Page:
Todd Bowles has placed his faith in a bunch of workmanlike guys to generate a much-needed pass rush that will be pivotal if his defense has designs on being one of the better units in the league this season.
Khalil Mack isn’t walking through that door (even through the Jets really tried), so it’ll be incumbent upon Bowles & Co. to dial up consistent heat on quarterbacks through scheme and sheer will.
The early results have been encouraging, but far from dominating. The Jets might not have registered any sacks in their season-opening rout over the Lions, but they rattled Matthew Stafford enough to consistently make poor choices inside a muddy pocket. Gang Green recorded four quarterback hits to help them record five interceptions in Motown.
They finally got home against Miami in Week 2, but didn’t do enough.
“We definitely picked it up last week,” defensive lineman Leonard Williams said of the pass rush in the run-up to Thursday night’s game in Cleveland. “I hope we continue to make strides on that.”
The Jets sacked Ryan Tannehill four times, but it should have been six if not for a pair of crushing third-down defensive holding penalties. Bowles and Kacy Rodgers’ group added seven quarterback hits too to give folks on One Jets Drive some hope that maybe their pass rush will be viable.
“Obviously it’s good for us as a front, but it also obviously helps our secondary as well,” said outside linebacker Brandon Copeland, who had a sack and two quarterback hits last week. “It’s just trying to make sure that they know that we’re going to be a consistent force out there…. It’s more about showing the world that we’re going to be a consistent presence. And it’s not just a one-game or one-time thing.”
Time will tell what Bowles and Rodgers, whose unit faces another tough challenge against new Browns dual-threat quarterback Tyrod Taylor on Thursday, can reasonably get from this group.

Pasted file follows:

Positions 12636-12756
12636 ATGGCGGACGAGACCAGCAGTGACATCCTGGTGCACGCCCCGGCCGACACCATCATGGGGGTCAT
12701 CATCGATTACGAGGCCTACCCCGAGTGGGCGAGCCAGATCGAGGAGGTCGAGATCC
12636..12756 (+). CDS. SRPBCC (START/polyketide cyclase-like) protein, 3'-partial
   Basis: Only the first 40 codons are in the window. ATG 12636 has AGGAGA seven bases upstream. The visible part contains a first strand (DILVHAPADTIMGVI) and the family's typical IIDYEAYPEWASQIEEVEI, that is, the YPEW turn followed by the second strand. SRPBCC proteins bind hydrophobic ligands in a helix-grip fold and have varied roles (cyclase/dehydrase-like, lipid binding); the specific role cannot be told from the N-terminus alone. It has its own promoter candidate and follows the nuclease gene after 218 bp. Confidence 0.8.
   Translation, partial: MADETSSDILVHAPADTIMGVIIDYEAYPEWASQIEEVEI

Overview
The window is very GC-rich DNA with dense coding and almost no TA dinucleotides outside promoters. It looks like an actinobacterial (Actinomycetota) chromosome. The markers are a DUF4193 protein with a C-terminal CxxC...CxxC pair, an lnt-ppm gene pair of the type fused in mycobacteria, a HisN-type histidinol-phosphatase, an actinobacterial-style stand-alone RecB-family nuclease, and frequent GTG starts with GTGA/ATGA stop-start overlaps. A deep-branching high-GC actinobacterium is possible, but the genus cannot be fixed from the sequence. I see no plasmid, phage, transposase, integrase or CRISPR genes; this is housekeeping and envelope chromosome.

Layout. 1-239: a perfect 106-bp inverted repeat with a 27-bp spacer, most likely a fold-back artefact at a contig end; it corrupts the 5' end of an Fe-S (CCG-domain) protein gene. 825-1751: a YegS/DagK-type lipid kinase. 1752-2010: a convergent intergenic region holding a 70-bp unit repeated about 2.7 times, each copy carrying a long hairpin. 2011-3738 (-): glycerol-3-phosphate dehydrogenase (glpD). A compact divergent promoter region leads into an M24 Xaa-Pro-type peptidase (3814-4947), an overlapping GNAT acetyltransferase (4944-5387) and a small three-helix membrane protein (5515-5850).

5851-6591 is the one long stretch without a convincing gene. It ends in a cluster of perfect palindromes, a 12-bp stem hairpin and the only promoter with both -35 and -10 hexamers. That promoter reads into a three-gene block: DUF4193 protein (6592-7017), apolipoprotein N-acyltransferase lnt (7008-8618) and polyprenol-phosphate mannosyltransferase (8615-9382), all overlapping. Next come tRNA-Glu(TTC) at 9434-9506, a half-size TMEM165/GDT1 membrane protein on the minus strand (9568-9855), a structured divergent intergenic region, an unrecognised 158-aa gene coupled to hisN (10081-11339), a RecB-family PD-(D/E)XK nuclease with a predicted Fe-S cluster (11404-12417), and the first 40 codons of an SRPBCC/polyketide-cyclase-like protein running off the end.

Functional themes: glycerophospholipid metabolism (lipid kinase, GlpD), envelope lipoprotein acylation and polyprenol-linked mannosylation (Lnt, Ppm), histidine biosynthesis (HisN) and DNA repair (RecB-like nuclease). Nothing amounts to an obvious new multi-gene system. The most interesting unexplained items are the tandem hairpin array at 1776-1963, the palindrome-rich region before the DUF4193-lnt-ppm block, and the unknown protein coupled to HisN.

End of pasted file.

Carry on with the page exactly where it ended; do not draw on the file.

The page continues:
But this seems clear: Effort won’t be lacking.
Copeland, signed primarily for his special teams prowess, has been showed promising signs through the first two weeks in Josh Martin’s absence. The veteran’s second sack against Miami was wiped out due to penalty. Undrafted rookie Frankie Luvu also recorded a quarterback hit against the Dolphins.
Nobody is expecting miracles, but it sure would help matters if the Jets get some semblance of a pass rush this season. Veteran defensive lineman Henry Anderson, acquired this offseason from the Colts for a seventh-rounder, has made an immediate impact with four pressures in Week 1, including one that forced a pick-six and a sack last week.
“That’s one of the more important parts of every game,” Anderson said of generating consistent heat on quarterbacks. “A good pass rush can change the game in your favor. You’ve seen it from some of the better pass rushers in the league… how the game can turn in that teams favor just by them demanding double teams and forcing the quarterback to get rid of the ball before he wants. So, it makes the DBs lives a lot easier by forcing the quarterback to make quicker decisions. It’s a huge part of the game. So hopefully we can continue to improve.”
Although the Jets showed good signs in Week 2, there’s still plenty of room for improvement. Despite all the sacks and hits, Dolphins quarterback Ryan Tannehill got the last laugh with a 3rd and 19 conversion in the face of a blitz late in the game that sealed the victory.
“We didn’t put enough (pressure) on him,” Bowles said of his defense’s performance in the loss. “They ran the ball and (he) got some runs here and there. (Passing) yards were low, but there were still some plays that we have to make that we should have made.”
Said Anderson: “I thought we did a decent job. But there’ still certain plays we wish could have done better.”
For all the praise heaped on the Jets secondary, it won’t matter if quarterbacks have ample time to survey the landscape in the pocket. The Week 2 loss was promising and frustrating given how it played out in crunch time.